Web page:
Wednesday, September 16, 2009

Late blight hits my organic tomato patch!

One of my favorite parts of coming home from vacation is seeing the magic that happened in my garden while I was away. This homecoming, however, only gave me disappointment.

The day I left for Cape Cod started with me finding my beautiful and healthy tomato patch (to the right) stricken with late blight, the fungus that caused the famous Irish Potato Famine.

It literally happened overnight. One day the plants were beautiful and green and the next half the stems were black and the leaves were starting to wilt. I harvested the few fruits that were ripe enough, packed the car, drove to the Cape and crossed my fingers. Some farmers would spray with chemicals, but being organic I can not. It was a risky bet I chose to take to protect my family's health. And I lost.

When I returned a week later the tomato patch looked even worse. There was barely a single green leaf left.

Peering out from my back window I thought the fruits could at least be salvaged, but on closer inspection it was a total loss:

So now my tomato patch looks like this, the tangled, dead branches in a pile waiting to be carted off to the town's leaf dump. And I have only myself to blame. I've been hearing the news of the devastation for two months now and I've been very careful with my own garden quarantine. Usually I only wear my garden clogs from the front door to the tomato patch. But I slipped up a few weeks ago and lazily wore my flip flops in there to do some extra staking. That's when I must have tracked the deadly spores in.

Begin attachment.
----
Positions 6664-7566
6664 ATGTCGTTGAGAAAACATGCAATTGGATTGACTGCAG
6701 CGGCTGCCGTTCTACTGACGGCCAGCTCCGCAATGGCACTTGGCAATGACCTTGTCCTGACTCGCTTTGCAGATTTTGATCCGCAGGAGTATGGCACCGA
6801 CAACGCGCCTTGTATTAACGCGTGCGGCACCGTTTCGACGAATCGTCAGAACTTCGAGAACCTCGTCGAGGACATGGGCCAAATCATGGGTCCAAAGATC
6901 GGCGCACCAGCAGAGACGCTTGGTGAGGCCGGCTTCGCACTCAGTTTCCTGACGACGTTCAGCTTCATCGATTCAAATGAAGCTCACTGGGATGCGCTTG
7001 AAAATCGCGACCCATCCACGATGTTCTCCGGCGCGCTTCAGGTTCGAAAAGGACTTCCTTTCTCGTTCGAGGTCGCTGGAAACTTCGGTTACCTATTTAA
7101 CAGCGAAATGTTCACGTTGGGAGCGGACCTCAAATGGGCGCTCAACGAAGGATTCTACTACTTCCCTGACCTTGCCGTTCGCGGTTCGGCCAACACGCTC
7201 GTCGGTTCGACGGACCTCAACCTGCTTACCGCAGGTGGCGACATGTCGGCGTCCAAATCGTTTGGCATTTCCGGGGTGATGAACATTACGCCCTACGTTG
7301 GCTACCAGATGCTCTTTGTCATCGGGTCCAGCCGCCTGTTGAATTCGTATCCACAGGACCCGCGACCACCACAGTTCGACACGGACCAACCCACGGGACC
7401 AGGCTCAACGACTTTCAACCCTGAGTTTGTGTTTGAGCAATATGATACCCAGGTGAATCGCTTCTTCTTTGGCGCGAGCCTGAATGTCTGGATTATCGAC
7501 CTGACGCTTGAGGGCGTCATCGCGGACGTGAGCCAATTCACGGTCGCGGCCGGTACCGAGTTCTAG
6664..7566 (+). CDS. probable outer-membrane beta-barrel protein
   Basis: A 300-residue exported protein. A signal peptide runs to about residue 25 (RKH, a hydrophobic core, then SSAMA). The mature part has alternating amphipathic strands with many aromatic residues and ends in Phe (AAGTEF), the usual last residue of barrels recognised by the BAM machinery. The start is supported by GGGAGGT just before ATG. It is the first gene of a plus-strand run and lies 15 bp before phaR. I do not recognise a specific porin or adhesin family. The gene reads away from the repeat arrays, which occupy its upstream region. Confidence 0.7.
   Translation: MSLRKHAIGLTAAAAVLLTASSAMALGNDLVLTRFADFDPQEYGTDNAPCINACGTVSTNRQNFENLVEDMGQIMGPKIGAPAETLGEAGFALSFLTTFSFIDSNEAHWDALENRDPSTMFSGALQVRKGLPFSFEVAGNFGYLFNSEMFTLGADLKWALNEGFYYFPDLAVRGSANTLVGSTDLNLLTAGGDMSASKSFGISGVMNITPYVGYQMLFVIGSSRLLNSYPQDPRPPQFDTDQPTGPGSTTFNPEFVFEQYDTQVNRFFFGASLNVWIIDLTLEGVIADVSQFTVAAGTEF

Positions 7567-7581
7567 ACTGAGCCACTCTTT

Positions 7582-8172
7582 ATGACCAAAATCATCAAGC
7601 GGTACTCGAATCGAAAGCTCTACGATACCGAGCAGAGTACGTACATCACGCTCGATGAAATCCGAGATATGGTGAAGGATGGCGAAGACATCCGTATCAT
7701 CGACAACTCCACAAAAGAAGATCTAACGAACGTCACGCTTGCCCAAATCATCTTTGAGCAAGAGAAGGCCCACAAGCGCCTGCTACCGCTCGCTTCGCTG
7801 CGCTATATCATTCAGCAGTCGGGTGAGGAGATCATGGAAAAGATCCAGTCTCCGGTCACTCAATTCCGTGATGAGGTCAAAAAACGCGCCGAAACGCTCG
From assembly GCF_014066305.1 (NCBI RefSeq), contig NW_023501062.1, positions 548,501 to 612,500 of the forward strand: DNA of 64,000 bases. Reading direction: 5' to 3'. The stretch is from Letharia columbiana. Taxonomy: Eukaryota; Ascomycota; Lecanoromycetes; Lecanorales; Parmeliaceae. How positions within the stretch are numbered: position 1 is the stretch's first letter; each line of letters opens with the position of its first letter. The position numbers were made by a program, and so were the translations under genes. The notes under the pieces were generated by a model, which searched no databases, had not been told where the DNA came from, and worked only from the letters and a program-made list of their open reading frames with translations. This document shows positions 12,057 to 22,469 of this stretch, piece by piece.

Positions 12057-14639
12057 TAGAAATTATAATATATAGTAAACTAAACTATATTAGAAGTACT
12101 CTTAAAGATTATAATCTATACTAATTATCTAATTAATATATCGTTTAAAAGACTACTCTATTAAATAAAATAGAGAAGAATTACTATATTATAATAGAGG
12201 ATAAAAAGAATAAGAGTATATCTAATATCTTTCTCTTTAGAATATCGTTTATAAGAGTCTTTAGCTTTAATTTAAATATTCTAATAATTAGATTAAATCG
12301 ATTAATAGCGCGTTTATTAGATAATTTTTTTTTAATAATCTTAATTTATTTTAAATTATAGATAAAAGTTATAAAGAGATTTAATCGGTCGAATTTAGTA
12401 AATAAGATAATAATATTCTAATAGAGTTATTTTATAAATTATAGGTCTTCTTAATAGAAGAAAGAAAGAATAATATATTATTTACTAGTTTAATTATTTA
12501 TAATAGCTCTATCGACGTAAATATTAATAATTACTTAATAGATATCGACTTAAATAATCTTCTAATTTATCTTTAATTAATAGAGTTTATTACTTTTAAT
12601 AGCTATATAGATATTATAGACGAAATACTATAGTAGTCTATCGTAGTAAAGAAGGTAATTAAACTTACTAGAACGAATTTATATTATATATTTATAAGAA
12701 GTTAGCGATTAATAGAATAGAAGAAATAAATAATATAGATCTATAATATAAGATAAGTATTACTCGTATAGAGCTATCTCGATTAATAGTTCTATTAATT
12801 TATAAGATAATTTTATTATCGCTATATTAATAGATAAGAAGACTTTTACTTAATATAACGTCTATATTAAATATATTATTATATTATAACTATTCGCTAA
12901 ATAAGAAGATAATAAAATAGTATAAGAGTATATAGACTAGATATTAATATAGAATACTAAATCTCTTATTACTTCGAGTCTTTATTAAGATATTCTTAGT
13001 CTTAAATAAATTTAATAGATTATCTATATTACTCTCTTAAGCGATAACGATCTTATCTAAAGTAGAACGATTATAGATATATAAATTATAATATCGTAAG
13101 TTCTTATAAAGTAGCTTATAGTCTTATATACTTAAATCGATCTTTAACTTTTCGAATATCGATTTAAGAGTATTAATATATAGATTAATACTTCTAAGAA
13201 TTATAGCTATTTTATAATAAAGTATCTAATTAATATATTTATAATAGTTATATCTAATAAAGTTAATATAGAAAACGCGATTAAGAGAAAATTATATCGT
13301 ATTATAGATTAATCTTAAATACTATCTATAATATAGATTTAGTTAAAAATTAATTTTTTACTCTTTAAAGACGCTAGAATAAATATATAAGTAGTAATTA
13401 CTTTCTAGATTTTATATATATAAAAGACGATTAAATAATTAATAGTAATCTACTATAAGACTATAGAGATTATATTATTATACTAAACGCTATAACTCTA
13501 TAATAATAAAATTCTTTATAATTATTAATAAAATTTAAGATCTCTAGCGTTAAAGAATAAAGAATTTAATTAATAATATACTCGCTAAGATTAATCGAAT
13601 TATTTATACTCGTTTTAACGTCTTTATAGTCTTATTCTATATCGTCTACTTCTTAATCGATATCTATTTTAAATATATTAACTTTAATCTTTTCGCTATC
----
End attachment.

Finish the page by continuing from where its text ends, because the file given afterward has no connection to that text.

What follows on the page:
So the fruit are in a sad pile waiting to be composted. I couldn't bear to count how many tomatoes I could have had, I'm sure it would have been at least fifty if you count the fourteen I managed to harvest before the blight hit.

From what I hear late blight has completely ruined all of Massachusetts' organic tomato crop with the exception of a few farms. Green Meadows Farm in Hamilton, where we get our farm share, was spared but not without a fight. They managed to run a strict quarantine and we received a few tomatoes every week, but not the usual two to three pounds I'm used to from previous years.

I need to do some research to figure out if I should throw out the stakes I used, disinfect them, or let them over-winter outside hoping the cold kills the fungus. I hope throwing the decaying fruits in the compost pile doesn't infect the compost for next year. If anyone has any advice on this it would be much appreciated! And I promise next year to be more careful....


  1. It has been a difficult summer for a lot of backyard gardeners. The abundance of rain promoted a fungus growth here and the cool temps gave us a late start. I did not have one fresh garden tomato this year. I hope next year it is much better.

  2. Blight got 2 of the greenhouses at our CSA in the past two weeks also. We got to enjoy a few weeks of tomatoes, though, so it's not a total loss.

  3. Well, not being a gardener means I haven't had to deal with this directly, but organic tomatoes must be hard to come by in some parts of the country. I'm sorry this happened to you. But like Rae says, we all hope next year is much better.

  4. It's horrid isn't it? I've been taking care of my neighbour's allotment while she was away and somehow felt responsible for the death toll of tomatoes.

  5. What causes blight? Is it from the moisture? I don't know a thing about it but ... I'm awfully sorry that it got your garden. I hate losing plants!

    Small Footprints